A storied diamond connected to the Oppenheimer family will be among the top lots at next month’s Geneva auction at Christie’s, with a presale estimate of $2.5 million to $3.5 million.
The rectangular cut, 25.27 carat, D color Jonker V ring will go under the hammer at the Magnificent Jewels sale on May 15, the auction house said last week.
The stone was cut from a 726 carat rough South African farmer Johannes Jacobus Jonker discovered in 1934. At the time, the Jonker was the fourth largest gem quality diamond ever unearthed.
A subsidiary belonging to Sir Ernest Oppenheimer, the founder of Anglo American and a former De Beers chairman, bought the polished stone. In 1935, Harry Winston purchased the diamond and set it in a ring. Later that year, it was displayed during the Silver Jubilee celebrations for King George V and Queen Mary.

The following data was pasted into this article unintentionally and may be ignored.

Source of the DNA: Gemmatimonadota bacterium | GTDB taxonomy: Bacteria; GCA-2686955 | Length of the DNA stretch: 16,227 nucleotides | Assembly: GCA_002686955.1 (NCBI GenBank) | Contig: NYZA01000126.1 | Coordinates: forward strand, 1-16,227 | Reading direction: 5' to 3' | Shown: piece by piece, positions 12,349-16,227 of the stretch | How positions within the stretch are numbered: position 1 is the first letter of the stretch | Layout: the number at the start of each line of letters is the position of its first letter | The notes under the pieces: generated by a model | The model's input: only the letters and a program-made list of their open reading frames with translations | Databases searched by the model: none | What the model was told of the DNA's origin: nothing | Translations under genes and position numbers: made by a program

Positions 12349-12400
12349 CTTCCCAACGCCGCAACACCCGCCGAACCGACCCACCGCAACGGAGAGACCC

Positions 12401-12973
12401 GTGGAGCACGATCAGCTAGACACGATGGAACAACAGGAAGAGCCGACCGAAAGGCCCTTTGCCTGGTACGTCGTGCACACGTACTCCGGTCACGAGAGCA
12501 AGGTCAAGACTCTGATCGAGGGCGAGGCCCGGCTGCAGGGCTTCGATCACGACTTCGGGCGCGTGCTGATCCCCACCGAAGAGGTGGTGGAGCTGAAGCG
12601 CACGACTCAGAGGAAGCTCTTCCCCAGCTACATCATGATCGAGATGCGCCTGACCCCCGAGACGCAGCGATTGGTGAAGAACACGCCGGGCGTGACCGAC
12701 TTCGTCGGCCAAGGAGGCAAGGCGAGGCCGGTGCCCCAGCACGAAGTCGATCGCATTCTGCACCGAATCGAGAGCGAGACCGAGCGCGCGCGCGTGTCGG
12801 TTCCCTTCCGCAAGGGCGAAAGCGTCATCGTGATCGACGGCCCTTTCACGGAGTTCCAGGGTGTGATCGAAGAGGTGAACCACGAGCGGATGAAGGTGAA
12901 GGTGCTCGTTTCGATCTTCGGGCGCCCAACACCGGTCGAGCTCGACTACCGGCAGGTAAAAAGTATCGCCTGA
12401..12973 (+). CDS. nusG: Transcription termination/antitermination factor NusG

Christie’s will also offer a heart shaped, fancy deep blue diamond ring, featuring two stones weighing 2.22 carats and 2 carats, valued at $3.5 million to $4.5 million. Separately, an old cushion-cut, 118.05 carat, fancy yellow diamond carries an estimate of $2.5 million to $3.5 million.
Other notable lots are a necklace comprising 110 natural pearls with a presale estimate of $2.5 million to $3.5 million, and a pear shaped, 75.61 carat emerald pendant necklace expected to fetch $2 million to $3 million.
In addition, the Geneva sale will feature an early 19th century emerald and diamond fringe necklace Henri d’Orléans, duke of Aumale, gave to his goddaughter, Princess Hélène of France, for her 1895 wedding to Prince Emanuele Filiberto of Italy.